A Scattering of Pebbles

Last year, as I was beginning my journey into healing, crystals, reiki and “Soul Essence,” I began carrying a small bag of stones with me on my travels, and I began looking for stones in the places I traveled to.

The searches for stones to bring home haven’t always been fruitful. Often, the stones I bring back aren’t for me, and I take delight in giving them as small tokens of affection to people when I come home.

But on this trip, for the first time, I carried two little bags of stones: one contained my own personal collection used for healing, whether it was myself or someone else, while the other bag was filled with stones I had no intention of bringing back home.

I am by no means an expert on stones and crystals, but I am deeply interested in them and what they can convey to us that’s important for our continued evolution as human beings on a spiritual path. I also don’t have anything remotely resembling an exhaustive collection, so I don’t have a storehouse to draw on in choosing stones for people.

I am gradually building up what I have on hand, but right now, the list is short and eclectic: rose quartz, hematite, moonstone, carnelian, and ruby with kyanite. I also had a few pieces of Dalmatian jasper and aventurine before last week, but they went into my little bag of “stones not to be returned home,” and of course, they aren’t here now.

Not everyone needs a stone, and different people will appreciate and use them in different ways. A ten-year-old will play with them, name them, bring them to life in her imagination and set them on all kinds of fabulous adventures. She’ll appreciate them for how smooth they are, or the way they’re shaped. For her, they’re special because of when she got them, or because of who gave them to her. The healing properties have no meaning for her, and why should they? For her, the world is a place of unfolding drama and wonder, and stones are just another small part of that big, wide world.

For someone in their fifties or sixties going through one of life’s severe rough patches, whether it’s family-related or career-centered, the drawing power of stones can be anything, from the way the light hits them and reminds him of artwork or a recent conversation. For him, the meaning behind the stone is deeper, and it will be unique to each individual.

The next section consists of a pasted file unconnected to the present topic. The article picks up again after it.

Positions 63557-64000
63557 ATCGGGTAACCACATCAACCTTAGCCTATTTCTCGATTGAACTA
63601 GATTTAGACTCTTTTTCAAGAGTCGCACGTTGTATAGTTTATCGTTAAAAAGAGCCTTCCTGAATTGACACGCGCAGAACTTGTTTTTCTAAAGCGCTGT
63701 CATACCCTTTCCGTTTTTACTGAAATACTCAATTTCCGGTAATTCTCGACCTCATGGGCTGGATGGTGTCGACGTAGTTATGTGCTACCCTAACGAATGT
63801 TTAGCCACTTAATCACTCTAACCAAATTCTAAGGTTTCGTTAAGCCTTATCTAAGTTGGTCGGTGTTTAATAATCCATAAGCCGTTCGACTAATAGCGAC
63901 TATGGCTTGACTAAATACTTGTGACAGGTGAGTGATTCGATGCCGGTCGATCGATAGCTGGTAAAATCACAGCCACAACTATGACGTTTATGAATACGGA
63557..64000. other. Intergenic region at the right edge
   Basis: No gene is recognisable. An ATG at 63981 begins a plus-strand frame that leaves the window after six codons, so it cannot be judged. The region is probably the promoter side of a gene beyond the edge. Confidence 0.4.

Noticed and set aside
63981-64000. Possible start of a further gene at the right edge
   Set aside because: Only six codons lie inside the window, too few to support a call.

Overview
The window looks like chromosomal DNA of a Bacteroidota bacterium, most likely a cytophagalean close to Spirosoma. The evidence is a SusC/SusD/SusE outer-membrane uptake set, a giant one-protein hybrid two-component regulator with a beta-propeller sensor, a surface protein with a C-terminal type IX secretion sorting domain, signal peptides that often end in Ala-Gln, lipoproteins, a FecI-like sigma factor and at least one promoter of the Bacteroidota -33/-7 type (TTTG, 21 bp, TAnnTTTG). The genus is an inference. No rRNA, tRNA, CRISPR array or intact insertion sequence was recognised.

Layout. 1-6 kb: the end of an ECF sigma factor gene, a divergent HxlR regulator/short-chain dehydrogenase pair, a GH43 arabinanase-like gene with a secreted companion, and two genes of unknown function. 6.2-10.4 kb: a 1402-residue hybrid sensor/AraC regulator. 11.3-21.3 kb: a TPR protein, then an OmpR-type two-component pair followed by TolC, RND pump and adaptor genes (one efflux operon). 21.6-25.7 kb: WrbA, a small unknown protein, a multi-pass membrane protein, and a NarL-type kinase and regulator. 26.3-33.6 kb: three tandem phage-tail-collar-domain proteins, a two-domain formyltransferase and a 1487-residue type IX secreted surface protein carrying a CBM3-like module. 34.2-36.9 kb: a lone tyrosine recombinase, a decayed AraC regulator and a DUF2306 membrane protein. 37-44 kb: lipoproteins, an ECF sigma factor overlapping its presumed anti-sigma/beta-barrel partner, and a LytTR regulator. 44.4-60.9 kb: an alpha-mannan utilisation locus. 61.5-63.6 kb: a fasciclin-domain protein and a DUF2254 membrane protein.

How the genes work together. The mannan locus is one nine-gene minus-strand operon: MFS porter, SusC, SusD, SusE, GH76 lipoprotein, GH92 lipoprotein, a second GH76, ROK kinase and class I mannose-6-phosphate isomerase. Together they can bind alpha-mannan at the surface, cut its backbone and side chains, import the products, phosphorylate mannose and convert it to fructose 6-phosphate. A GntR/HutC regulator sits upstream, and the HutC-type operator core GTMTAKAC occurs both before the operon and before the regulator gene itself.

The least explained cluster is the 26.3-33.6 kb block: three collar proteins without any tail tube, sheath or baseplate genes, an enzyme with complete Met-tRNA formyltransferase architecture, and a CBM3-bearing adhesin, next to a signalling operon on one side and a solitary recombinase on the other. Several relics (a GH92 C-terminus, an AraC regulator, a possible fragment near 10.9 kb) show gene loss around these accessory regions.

One thing I learned, or maybe I should say relearned, on this trip is that we often have no idea what someone needs. As a healer, we can have all kinds of ideas about why we think they should have one stone or another. But in the end, over and over, I was prompted to let them choose for themselves. In every single case, they chose the stones I would have expected, as well as some I would never have guessed. If I had only given them what I thought they needed, I would have closed a door of opportunity for them to discover lessons they needed, and I also would have lost the chance to see the wisdom of the universe in action, unbounded and unhindered by our own limitations or perspectives.

So I could watch, smiling inwardly, as someone who had lost touch with their heart picked up rose quartz, or another who was too busy to stay connected to himself and his truth pick up hematite and carry it around for days afterward so he could keep touching it. I would have missed the gratitude from someone caught off guard by generosity and reminded of the stillness and peace that’s at the core of us if we only pause to look inside. I also wouldn’t have witnessed the delight of a child who has made one stone into a princess and another into an opera singer and who spends the next hour regaling everyone (but mostly herself) with the goings-on between the two.

When I left, I thought, “Gee, this is a lot of rocks to carry!” I thought I’d never have the opportunity to give them to anyone who could use them. And yet again, I was surprised. When I thought what people might need was hands-on healing, the chances to do it always seemed to slip away. Yet in the five minutes it took to give the same person their stones, I touched more deeply and got to the root of things than I could have in an hour of hands-on work, and all because I took myself out of the equation, gave freely when prompted without questioning, and just took it on faith that it was right.

Stones are interesting little things. We get them in our shoes and complain about the pain and nuissance of them; we dig them out of our gardens, cursing the way they seem to sprout like unwelcome fruit with every spring thaw: we pour them on our driveways, put them in rivers to change their course to suit our needs, throw them, skip them, pile them up, dump them out. We polish them, cut them, heat them, dye them. Yet we have no idea, until we step back and let the universe speak, what any one of them can do for any one of us.

In giving stones, I don’t give many instructions beyond, “Do with these what feels right to you.” Whether it’s to rekindle a heart, restore inner peace, or represent an opera singer, it doesn’t matter. People learned from stones this week, both giver and receiver.

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Explore posts in the same categories: Crystals and Stones, Family and Friends, metaphysics, music, Reiki, spirituality

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